The Chinese industrial economy kept growing a bit faster than economists had expected in February, although the impact of recent interest rate hikes curbed activity somewhat.
According to the official Federation of Logistics and Purchasing, the Chinese purchasing managers index (PMI) dipped to 52.2 from a January reading of 52.9. Economists had steeled the market to expect a slightly deeper dip to 52.1, but in any event the reading of above 50 indicates that Chinese factories are still ramping up new activity.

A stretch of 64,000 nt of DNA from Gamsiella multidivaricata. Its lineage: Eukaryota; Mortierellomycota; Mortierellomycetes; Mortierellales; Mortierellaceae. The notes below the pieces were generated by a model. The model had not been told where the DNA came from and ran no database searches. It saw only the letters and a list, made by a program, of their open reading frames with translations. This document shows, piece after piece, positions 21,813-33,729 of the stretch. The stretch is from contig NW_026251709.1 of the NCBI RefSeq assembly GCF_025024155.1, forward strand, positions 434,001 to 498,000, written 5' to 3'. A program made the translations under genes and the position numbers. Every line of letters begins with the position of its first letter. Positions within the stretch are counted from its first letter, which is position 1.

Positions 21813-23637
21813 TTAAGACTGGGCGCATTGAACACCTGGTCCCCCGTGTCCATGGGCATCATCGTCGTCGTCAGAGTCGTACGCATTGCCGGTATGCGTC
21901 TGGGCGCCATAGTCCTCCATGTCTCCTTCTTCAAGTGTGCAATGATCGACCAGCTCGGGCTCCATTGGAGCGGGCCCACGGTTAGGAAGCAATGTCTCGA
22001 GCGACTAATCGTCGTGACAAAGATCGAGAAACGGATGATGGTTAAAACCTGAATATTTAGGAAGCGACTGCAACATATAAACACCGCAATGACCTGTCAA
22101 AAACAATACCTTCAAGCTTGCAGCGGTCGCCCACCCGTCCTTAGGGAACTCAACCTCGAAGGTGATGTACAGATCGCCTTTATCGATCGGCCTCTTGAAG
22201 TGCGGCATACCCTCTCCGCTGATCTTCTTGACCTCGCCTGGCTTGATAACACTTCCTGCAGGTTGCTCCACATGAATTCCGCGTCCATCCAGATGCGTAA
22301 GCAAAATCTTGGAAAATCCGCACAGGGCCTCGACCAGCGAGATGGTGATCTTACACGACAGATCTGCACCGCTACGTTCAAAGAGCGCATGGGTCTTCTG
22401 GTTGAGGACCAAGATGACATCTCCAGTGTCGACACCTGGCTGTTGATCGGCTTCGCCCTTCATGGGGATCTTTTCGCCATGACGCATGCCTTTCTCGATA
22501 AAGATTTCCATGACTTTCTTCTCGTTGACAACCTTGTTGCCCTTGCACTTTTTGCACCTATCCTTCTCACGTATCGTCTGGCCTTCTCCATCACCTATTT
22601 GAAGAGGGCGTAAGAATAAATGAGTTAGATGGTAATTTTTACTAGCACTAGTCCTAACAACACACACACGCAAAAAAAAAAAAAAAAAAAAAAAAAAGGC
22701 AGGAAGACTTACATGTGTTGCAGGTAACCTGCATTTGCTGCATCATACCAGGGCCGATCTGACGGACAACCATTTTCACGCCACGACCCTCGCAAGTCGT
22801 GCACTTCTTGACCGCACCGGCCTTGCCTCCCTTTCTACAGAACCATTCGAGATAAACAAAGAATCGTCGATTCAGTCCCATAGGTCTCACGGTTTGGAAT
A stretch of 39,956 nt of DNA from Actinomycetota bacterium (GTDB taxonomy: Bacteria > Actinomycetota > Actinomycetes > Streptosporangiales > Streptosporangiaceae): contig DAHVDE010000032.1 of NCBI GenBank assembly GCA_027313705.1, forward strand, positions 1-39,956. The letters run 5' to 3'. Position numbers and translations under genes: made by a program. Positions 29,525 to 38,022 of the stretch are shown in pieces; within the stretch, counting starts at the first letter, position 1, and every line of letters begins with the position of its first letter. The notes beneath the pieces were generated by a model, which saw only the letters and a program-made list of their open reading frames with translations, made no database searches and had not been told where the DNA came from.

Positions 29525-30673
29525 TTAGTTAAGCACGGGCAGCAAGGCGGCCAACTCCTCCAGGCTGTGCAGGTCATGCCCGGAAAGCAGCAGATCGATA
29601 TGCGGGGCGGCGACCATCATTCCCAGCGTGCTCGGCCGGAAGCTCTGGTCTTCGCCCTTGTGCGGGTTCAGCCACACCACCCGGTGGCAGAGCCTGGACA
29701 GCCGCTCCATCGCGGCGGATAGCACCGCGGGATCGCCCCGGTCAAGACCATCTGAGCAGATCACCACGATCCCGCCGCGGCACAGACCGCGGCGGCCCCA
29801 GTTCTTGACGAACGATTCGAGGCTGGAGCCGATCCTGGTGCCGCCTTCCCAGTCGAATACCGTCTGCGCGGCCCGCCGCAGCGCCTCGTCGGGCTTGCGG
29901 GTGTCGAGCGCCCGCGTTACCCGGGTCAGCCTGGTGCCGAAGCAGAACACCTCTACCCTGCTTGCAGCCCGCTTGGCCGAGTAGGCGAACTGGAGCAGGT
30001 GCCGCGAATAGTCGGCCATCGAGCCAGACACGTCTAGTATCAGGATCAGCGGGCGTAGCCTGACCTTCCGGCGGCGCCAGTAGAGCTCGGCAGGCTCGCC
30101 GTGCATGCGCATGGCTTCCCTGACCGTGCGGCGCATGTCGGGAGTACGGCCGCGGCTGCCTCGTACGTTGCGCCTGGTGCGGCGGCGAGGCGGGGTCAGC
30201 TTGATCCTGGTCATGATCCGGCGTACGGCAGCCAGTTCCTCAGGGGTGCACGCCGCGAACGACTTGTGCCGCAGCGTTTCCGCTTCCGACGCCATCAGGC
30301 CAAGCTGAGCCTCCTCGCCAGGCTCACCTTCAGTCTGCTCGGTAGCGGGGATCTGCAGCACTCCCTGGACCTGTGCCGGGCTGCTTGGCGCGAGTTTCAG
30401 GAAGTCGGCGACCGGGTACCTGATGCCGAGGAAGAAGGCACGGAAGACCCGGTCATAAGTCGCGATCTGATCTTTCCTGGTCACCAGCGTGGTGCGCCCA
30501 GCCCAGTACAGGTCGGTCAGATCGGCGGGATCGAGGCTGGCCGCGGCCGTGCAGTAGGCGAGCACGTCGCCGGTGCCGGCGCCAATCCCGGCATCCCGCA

While many hope that slowing growth in China will curb local inflationary pressure, so far the progress has been sluggish. Input prices climbed to 70.1, indicating that if anything, local wholesale inflation is accelerating. This is likely a factor of commodity and power costs, and given the recent oil spike is almost certain to remain in the picture for some time to come.